Many people in Arizona may be aware that police, sheriff and other members of law enforcement agencies may wear cameras on their uniforms and take video of different situations including those in which people may be or are ultimately arrested. This practice is not specific to Arizona as departments all around the nation have been putting police body camera technology to use for a while now. However, some people are beginning to question the purpose of taking these videos.
Some have indicated that a primary goal of capturing video footage of police encounters with the public is to increase police accountability and reduce instances of police misconduct or brutality. If such things took place, the video footage could be used to hold officers accountable. But what appears to some to have been happening is that the footage that is captured by the police body cameras is used more for actual law enforcement than it is for such officer accountability.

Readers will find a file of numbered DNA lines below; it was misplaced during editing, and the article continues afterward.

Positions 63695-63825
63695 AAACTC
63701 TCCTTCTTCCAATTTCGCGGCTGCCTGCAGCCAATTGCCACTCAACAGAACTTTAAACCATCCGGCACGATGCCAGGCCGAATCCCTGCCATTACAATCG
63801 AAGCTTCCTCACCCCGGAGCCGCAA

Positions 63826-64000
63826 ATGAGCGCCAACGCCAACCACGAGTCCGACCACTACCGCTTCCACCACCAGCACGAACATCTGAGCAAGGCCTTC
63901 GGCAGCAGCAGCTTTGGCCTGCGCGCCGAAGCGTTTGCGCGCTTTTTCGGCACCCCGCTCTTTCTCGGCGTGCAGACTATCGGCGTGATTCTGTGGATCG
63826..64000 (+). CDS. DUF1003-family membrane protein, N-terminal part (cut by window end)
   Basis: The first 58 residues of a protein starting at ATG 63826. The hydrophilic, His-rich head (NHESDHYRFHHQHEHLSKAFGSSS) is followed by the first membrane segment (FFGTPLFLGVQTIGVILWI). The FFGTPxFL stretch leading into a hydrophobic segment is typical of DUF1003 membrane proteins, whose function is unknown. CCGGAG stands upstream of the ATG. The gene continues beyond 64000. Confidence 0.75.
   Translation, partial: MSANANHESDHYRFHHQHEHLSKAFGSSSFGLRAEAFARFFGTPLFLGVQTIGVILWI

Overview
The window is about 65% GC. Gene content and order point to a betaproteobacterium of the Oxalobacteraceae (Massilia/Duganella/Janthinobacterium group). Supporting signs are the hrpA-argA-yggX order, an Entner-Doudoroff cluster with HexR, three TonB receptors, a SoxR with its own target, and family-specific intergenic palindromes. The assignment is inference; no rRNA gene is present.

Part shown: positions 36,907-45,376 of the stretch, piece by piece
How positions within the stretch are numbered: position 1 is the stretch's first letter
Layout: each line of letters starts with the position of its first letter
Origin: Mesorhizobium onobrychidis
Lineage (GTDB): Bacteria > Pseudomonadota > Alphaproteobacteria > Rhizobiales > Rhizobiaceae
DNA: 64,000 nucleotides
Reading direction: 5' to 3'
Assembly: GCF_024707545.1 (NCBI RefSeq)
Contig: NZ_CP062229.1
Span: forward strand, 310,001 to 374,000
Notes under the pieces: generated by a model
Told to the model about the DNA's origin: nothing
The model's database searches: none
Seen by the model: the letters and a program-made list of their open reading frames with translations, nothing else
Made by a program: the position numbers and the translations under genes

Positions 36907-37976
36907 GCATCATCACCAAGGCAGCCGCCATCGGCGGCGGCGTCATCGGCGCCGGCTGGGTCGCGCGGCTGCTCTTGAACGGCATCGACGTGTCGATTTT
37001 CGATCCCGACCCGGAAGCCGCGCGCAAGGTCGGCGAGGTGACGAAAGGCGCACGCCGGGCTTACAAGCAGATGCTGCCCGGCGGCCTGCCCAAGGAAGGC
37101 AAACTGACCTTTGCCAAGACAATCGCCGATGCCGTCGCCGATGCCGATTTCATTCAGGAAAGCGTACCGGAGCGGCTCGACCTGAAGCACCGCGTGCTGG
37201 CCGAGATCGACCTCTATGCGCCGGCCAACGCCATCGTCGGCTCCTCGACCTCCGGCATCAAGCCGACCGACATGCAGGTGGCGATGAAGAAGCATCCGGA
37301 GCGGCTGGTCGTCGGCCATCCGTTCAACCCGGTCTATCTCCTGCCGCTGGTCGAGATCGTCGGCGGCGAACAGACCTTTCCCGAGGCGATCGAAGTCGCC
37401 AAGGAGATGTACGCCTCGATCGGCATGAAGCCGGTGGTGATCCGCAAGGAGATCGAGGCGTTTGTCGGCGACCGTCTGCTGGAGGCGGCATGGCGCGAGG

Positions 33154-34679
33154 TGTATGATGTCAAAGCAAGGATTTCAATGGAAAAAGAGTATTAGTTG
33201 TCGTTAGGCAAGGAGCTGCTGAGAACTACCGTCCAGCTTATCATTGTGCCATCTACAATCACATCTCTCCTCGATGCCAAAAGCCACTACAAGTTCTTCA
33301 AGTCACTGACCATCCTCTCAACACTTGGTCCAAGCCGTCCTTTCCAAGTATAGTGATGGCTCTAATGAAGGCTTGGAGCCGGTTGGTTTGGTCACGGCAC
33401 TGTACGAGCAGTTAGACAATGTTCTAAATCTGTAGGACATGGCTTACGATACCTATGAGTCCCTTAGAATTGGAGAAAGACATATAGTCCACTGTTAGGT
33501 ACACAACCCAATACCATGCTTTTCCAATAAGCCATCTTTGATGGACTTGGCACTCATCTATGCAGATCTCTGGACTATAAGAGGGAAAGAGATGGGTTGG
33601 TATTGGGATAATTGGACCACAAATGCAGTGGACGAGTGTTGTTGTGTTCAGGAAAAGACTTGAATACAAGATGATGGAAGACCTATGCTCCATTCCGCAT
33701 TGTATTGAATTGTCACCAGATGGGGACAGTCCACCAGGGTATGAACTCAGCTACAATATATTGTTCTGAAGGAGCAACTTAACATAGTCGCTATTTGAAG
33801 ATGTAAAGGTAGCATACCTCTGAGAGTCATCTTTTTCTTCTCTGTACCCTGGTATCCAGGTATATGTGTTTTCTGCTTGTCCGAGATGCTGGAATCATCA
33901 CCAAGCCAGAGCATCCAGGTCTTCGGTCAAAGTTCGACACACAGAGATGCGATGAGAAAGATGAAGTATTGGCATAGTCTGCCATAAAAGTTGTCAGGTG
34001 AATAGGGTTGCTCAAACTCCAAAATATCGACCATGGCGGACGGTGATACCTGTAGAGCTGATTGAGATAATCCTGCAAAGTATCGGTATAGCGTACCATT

One defense attorney reported that he was unable to officially receive footage in a case where his clients were potentially facing criminal charges because the department involved said the footage was needed for the ongoing investigation. In other words, police could view it but defense teams could not. There are currently no consistent standards for the use, storage or release of video footage.
Arizona defendants who are interested in viewing any video taking during their arrest may want to talk with an attorney to learn how they can best defend themselves and have their rights protected.
Source: KNAU.org, "Should The Police Control Their Own Body Camera Footage?" Martin Kaste, May 25, 2017